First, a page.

Center for Addiction Medicine

Margarita Alegria, PhD

Margarita Alegria Square

Chief of the Disparities Research Unit at Massachusetts General Hospital. Professor of Medicine and Psychiatry at Harvard Medical School

Contact:    malegria@mgh.harvard.edu     (617) 724-4987

 

Dr Alegria is dedicated to understanding and improving health services, and eliminating health and health care disparities for diverse racial and ethnic and/or immigrant populations through state of the art research methods and innovative statistical approaches. She leads a dynamic team of clinicians, policy analysts, health economists, and statisticians who address questions regarding health service delivery, health policy, and public health for multicultural populations using epidemiology, systems and organizational theory, economics and financing, and qualitative and quantitative methods. She is a member of the National Academies (formerly the Institute on Medicine) and leads major projects, including a NIA-funded intervention aiming to prevent physical and mental disability among racial/ethnic minority elders, a William T. Grant Foundation (WTGF)-funded project that seeks to understand the experience of majority and minority status through photovoice, and a NIMH-funded project examining the effects of neighborhood context, culture, and minority status on depression anxiety.

Current Projects

Mechanisms Underlying Racial/Ethnic Disparities in Mental Disorders

NIMHD R01 MD009719 2015 – 19

To address gaps in our understanding of patterns of onset and persistence of mental disorders for racial/ethnic minorities and investigates 4 mechanisms that might help explain these disparities

 

Building Community Capacity for Disability Prevention for Minority Elders

NIA/NIMH R01 AG046149 2014 – 19

The rapid expansion of the aging population is outstripping the development of mental health and disability prevention services necessary to respond to their needs. This project evaluates whether partnerships between academic researchers, minority elders, and the community-based organizations which serve them can expand community resources and capabilities to effectively provide mental health services and reduce the risk of disability in minority elders in need.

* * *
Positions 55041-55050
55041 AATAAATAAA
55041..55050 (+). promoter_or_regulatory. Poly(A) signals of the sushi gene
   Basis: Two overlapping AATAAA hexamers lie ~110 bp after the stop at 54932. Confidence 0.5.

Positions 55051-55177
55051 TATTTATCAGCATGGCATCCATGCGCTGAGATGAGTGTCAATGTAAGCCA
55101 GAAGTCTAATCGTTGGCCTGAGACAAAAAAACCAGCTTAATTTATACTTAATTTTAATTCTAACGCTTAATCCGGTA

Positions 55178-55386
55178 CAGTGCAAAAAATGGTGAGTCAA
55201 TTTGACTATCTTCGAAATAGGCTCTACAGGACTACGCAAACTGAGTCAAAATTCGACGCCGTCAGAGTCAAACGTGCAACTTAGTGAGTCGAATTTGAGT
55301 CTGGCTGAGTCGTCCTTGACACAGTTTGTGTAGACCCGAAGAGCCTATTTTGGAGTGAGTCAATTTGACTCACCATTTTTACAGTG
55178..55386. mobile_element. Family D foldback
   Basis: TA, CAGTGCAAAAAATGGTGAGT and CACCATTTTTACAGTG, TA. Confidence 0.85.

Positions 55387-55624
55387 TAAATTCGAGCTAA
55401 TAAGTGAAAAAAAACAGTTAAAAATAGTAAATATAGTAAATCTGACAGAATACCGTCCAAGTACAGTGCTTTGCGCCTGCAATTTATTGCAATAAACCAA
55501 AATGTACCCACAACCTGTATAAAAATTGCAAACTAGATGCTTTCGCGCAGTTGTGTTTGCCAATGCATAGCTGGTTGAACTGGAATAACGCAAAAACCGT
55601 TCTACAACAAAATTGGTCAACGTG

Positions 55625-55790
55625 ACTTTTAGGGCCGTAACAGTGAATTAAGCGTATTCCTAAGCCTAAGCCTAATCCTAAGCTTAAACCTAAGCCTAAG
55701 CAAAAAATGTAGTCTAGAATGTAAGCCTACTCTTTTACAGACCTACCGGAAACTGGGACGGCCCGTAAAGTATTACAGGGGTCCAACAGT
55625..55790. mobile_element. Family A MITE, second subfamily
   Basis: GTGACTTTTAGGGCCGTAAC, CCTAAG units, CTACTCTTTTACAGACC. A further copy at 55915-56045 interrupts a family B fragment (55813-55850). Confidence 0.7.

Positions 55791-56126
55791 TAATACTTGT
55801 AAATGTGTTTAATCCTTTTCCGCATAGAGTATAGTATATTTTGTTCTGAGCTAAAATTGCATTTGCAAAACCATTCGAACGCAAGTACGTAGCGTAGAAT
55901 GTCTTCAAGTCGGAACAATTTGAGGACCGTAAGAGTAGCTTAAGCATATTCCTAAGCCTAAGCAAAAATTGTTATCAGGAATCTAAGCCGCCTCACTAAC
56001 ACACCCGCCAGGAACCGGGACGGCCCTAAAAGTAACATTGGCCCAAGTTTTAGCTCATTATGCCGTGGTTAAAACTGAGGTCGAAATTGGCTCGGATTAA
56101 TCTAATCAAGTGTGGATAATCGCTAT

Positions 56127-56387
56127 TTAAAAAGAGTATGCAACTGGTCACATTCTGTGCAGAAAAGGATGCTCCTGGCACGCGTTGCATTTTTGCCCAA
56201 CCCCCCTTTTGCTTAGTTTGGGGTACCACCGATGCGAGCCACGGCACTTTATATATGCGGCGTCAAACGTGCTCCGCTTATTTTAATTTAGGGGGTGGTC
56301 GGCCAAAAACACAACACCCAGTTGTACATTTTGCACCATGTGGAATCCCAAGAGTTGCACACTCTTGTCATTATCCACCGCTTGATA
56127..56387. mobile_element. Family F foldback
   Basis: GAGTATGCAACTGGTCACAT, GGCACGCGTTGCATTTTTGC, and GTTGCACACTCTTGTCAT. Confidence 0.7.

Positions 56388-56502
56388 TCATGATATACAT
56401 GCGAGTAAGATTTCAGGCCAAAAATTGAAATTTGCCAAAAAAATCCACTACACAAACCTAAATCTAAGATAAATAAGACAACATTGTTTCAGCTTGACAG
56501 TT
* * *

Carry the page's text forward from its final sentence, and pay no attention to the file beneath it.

Understanding the Experience of Majority and Minority Status through Photovoice

William T. Grant Foundation 185355 2016 – 19

To identify mechanisms for disparities intervention via policy and practice initiatives aimed at increasing protective factors and reducing risk factors associated with negative behavioral health (elevated symptoms of depression, suicidality and substance misuse) to reduce behavioral health inequality between majority and minority racial/ethnic groups living in four different neighborhoods

 

A New Statistical Paradigm for Measuring Psychopathology Dimensions in Youth

NIMH R01 MH100155 2013 – 18

This supplement utilizes differential item functioning methodology to determine whether mental health survey items presented to Latinos in Spanish differ from those presented to non-Latinos in English, in how they relate to underlying latent psychopathology constructs. Also to identify key questions that can be used to screen for depression, anxiety, bipolar disorder in Spanish-speaking Latinos

 

Effects of Social Context, Culture, and Minority Status on Depression & Anxiety

NIMH 5R01MH098374-03 2012-2017

The longitudinal project is the first to investigate the long-term effects of early experiences of minority status and acculturation on Latino young-adult mental illness. It holds much promise for understanding the individual, family and neighborhood-level factors to target for interventions to prevent the onset of major depression disorder and anxiety and depressive symptoms in minority youth and young adults.

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